Grace's Guide is the leading source of historical information on industry and manufacturing in Britain. This web publication contains 148,108 pages of information and 233,634 images on early companies, their products and the people who designed and built them.
formerly David Colville and Sons
1931 The Lithgow brother agreed to merge their holdings in James Dunlop and Co with David Colville and Sons, as a consequence of which they joined the board of the Colville companies, forming Colvilles. It was decided to centralize pig iron manufacture at the former Dunlop's Clyde Iron Works. This resulted in the blast furnaces at Glengarnock closing down and the old rolling mill was also closed down.
1934 The Lithgow brothers bought the shares of the Steel Company of Scotland. Their ownership of these shares posed a threat to the growing monopoly of the Colville group in supplying the shipbuilding market, and encouraged the Colville group to incorporate the Steel Company of Scotland in its rationalization scheme.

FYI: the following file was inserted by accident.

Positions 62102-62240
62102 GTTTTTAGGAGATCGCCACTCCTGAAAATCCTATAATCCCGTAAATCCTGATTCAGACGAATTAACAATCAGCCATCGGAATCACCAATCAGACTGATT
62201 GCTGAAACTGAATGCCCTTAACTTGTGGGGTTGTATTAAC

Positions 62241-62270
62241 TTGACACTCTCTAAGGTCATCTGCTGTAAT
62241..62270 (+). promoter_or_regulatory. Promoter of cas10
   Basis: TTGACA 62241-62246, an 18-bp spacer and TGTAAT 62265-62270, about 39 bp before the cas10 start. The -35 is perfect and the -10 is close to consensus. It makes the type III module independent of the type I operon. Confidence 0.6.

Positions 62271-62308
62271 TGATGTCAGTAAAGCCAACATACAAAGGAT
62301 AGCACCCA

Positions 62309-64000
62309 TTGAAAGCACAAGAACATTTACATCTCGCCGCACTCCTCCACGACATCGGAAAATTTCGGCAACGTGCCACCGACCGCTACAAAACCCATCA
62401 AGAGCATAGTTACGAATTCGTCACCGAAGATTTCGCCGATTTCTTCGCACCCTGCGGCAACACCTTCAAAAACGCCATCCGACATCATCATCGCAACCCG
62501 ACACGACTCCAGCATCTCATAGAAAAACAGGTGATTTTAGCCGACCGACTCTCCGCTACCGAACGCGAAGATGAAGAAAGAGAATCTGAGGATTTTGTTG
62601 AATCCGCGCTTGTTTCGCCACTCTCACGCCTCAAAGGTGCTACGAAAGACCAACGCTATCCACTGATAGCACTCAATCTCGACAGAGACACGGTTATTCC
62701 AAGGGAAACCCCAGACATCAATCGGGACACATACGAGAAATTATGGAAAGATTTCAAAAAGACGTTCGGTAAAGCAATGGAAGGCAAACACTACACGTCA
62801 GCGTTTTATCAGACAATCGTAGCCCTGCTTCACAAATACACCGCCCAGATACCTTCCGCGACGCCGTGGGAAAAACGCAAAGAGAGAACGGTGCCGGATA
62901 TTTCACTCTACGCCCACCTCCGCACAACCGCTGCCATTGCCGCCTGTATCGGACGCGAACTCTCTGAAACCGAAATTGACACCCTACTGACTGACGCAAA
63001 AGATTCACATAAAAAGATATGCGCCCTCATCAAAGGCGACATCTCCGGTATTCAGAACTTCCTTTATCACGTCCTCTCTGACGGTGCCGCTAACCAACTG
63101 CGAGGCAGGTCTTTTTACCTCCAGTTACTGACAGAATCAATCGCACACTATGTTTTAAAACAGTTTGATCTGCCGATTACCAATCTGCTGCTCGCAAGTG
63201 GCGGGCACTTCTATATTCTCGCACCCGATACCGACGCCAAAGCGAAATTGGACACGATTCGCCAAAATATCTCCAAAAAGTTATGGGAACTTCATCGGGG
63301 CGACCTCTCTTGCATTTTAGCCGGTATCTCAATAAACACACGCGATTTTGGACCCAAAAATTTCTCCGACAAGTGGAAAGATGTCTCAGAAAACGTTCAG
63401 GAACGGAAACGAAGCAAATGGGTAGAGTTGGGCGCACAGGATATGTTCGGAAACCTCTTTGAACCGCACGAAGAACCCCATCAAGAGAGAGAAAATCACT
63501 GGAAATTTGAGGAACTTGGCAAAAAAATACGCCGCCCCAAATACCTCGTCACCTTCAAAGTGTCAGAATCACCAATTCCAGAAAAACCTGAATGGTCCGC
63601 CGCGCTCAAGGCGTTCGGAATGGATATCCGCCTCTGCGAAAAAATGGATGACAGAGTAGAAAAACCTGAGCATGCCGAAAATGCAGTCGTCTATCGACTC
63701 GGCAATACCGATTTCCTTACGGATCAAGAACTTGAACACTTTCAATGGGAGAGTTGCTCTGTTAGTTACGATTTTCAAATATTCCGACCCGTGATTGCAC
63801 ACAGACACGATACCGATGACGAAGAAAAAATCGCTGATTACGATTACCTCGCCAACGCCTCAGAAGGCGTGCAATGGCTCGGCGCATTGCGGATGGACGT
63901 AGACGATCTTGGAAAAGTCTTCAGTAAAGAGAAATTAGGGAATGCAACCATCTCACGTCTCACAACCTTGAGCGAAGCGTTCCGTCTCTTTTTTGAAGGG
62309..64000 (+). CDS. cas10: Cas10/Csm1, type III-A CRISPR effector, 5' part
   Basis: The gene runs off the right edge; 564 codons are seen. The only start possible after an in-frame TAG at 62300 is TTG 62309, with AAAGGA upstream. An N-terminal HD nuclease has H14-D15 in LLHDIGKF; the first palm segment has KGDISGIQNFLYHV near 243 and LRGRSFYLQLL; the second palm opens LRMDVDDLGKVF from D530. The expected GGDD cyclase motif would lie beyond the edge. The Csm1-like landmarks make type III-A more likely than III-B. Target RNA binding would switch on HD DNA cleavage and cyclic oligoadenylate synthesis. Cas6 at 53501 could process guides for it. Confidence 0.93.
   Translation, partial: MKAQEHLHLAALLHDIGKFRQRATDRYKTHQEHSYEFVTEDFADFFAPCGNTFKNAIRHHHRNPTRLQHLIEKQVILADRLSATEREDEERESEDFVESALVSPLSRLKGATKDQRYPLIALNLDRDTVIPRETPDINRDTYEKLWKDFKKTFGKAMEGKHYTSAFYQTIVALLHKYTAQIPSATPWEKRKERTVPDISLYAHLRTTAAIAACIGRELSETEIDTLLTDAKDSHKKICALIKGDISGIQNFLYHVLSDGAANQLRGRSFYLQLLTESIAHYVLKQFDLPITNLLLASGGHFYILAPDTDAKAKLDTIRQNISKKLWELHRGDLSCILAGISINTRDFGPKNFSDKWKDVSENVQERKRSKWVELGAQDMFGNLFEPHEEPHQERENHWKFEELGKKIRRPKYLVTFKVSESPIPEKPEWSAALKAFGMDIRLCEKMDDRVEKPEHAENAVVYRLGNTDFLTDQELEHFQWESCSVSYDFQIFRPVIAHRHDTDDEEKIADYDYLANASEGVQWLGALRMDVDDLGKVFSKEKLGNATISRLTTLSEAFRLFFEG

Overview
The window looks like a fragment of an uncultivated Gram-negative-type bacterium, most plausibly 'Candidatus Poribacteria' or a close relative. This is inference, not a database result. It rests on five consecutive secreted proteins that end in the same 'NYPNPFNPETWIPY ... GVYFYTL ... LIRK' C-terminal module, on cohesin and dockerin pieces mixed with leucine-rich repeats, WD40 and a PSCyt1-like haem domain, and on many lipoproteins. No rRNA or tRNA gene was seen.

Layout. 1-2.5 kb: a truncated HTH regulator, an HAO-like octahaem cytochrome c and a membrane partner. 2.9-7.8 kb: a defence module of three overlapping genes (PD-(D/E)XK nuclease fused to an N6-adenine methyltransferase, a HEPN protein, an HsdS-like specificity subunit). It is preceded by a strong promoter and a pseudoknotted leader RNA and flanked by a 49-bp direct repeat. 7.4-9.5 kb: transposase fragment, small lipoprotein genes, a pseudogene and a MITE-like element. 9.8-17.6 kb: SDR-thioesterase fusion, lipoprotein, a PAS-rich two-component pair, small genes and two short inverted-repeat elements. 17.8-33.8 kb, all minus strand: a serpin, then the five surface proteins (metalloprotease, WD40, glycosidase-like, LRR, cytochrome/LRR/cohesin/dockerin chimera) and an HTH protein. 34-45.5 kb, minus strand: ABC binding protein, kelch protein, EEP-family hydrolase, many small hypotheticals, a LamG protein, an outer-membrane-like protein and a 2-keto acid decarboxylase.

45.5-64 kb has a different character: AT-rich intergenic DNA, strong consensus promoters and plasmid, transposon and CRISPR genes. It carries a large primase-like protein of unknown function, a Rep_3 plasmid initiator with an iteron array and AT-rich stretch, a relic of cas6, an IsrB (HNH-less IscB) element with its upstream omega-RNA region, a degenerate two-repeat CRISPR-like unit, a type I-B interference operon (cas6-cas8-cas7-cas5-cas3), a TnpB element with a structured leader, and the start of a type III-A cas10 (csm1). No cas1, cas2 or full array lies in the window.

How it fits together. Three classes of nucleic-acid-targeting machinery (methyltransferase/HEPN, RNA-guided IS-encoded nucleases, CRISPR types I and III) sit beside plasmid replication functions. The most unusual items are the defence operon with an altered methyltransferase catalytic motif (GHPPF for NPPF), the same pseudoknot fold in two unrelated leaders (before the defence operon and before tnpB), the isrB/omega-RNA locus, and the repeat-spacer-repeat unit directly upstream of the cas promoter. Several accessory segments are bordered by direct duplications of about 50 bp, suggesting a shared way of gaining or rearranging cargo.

1937 Colvilles restructuring begins which will ultimately lead to the building of the Ravenscraig Steelworks.
1937 Steel and iron manufacturers. 
1954 Ravenscraig Steelworks opened by Colvilles at a cost of £20,000,000, with 2 batteries of 35 coke ovens, a blast furnace and melting shop with 3 furnaces. Colvilles older furnaces to be demolished.
1955 Public offer for sale of shares in the company held by the Holding and Realization Agency.
1957 Ravenscraig Steelworks Construction complete.
1960 Advert- Colvilles, 195 West George Street, Glasgow C.2.
1961 Ten subsidiaries with works at Motherwell, Cambuslang, Glengarnock, Glasgow, Bellshill, Uddingston and Coatbridge. Employ 10,900 persons. 
1967 Became part of British Steel.